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UPDATE: Mayoral veto quashes Council's reversal of liquor-license denial

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A letter from Mayor Dan Toland dated Thursday, Aug. 30, says he's reviewed the liquor-license matter - outlined below and seemingly settled at the Aug. 28 City Council meeting - and says he doesn't think it is in the city's best interest to issue the license at this time.

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"Therefore, since Ms. Campbell did not meet the criteria for issuance of a license and pursuant to Wisconsin State Statutes 62.09(8)c, I hereby veto the approval granted by the City Council."

The letter, addressed to City Clerk Lu Ann Hecht, says the guidelines established by the City Council and by which Campbell was originally denied the license are "reasonable and appropriate for use when evaluating potential licensees."

Toland said in the letter, "My objection is that Ms. Campbell does not meet the criteria for issuance of a license in the city of River Falls."

The letter continues to say that the Council may override the veto by a 2/3 vote; it could consider the veto matter either at its Sept. 11 meeting or in a special meeting called before then.

"In the absence of such action," says the letter, "the city clerk may not issue the license."

Toland expresses respect for the Council's role in legislative acts and says he will use the veto tool infrequently. In this case, he says exercising that power serves the best interest of the city.

Council reverses liquor-license denial(original council-report story)

The City Council overturned by a 4-2 vote Aug. 28 an earlier decision not to grant an "operator's license" to Jennifer N. Campbell, 20, who needs it to sell alcoholic beverages at her job as a local-BP retail clerk.

The city found in her background three ordinance violations late in 2011 and early in 2012 involving marijuana: Misdemeanor possession in River Falls and Minnesota and misdemeanor possession of paraphernalia in Hudson.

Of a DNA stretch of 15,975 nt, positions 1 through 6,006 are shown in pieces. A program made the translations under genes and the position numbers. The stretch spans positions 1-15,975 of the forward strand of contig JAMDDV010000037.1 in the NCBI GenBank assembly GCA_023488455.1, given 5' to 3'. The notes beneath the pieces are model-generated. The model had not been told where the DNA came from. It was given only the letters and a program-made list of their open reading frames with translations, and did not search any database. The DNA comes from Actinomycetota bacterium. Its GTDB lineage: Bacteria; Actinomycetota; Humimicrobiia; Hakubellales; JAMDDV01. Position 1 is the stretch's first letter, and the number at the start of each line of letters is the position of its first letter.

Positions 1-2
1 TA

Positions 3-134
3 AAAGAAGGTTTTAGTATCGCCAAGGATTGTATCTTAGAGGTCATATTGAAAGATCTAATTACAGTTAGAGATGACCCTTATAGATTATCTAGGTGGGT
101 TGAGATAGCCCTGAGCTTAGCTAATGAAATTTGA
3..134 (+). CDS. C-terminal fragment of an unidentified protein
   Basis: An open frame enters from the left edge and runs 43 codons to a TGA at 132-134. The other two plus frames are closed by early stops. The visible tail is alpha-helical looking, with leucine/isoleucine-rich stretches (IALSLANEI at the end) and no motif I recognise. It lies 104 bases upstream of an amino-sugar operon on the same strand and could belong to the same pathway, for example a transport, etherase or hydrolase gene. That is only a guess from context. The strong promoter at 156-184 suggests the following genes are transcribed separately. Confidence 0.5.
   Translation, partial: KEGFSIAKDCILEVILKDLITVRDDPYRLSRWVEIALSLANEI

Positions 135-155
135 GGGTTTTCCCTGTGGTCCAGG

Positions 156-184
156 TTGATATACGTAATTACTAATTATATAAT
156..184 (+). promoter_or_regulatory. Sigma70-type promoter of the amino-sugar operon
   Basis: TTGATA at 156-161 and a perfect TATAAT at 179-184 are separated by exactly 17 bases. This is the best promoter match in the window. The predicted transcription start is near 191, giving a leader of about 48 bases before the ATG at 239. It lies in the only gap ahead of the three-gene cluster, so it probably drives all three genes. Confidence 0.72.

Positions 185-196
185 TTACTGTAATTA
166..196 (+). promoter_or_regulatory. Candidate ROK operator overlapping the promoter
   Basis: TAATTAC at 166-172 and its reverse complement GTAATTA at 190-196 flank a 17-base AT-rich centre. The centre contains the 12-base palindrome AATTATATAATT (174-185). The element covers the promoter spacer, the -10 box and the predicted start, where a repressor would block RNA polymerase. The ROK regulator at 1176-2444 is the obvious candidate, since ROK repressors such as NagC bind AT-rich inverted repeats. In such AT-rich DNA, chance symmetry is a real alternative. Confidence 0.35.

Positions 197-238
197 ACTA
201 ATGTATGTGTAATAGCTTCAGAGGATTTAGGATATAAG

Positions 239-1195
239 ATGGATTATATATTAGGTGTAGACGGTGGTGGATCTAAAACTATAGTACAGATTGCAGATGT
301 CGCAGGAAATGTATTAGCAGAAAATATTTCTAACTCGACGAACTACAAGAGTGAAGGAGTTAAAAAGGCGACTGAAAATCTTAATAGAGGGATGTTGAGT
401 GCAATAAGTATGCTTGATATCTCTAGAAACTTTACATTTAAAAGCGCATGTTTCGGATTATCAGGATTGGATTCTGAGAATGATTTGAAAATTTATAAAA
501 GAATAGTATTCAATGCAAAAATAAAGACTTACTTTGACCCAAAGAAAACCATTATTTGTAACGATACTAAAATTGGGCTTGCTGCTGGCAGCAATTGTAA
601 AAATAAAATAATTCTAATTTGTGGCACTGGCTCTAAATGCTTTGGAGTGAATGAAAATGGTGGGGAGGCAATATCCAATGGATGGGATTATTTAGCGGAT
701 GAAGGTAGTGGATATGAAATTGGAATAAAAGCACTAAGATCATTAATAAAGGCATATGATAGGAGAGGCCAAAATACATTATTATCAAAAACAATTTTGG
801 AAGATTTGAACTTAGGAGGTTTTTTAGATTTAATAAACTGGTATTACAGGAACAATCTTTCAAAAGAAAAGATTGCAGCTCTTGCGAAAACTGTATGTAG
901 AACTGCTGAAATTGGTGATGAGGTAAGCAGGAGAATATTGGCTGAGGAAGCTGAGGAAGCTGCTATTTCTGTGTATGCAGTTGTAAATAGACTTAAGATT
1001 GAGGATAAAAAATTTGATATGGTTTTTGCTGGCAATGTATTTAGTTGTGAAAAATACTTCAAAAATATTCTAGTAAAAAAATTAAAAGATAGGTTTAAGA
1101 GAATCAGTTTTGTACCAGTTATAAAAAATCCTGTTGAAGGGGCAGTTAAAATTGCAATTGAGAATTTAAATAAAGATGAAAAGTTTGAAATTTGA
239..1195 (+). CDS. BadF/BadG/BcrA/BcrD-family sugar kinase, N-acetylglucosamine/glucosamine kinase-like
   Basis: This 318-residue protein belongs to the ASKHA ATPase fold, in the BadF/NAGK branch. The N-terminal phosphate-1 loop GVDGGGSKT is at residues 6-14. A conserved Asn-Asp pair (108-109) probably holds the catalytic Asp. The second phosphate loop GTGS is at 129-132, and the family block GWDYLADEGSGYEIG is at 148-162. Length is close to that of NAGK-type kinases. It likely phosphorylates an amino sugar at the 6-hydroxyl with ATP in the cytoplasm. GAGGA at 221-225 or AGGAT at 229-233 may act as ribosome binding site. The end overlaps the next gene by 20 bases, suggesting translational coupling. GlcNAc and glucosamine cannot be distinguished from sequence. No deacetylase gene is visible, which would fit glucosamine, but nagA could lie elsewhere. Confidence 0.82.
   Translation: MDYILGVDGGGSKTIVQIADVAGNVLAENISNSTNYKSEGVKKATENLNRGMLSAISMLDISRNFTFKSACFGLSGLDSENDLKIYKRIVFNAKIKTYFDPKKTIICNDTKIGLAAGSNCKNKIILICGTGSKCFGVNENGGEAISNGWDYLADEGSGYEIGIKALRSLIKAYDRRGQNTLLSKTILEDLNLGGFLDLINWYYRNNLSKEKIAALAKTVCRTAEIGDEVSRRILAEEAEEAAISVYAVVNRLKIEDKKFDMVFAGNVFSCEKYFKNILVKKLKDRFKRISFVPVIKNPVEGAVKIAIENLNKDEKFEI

Campbell explained in a letter that in all three cases she'd been holding the pot for someone else and admitted it was a mistake.

She said she had disassociated with the former friends, attended a controlled-substance intervention class, and taken the required online server's course.

She reasoned at the meeting that she needs the work to stand on her own, saying, "The only way I can keep my job is to keep this license."

Questions prompted her to explain that she'd applied and interviewed before incurring the charges but then reported them upon being hired in May. She's been 'off the schedule' pending the appeal outcome.

With respect for Campbell's efforts, Council Members David Reese and Scott Morrissette voted no. Council Member Randy Kusilek was absent.

Reese said the city has a responsibility to adhere to its guidelines and reminded everyone that the license could also be used to tend bar. Council Member Scott Morrissette worried that the reversal would demean other license holders' good standing.

"I'm feeling just the opposite," Council Member David Cronk said, pointing out there is an appeals process for a reason and all young people make mistakes. "We need to give people second chances, and if she messes up, it's gone (license). She knows that and BP knows that."

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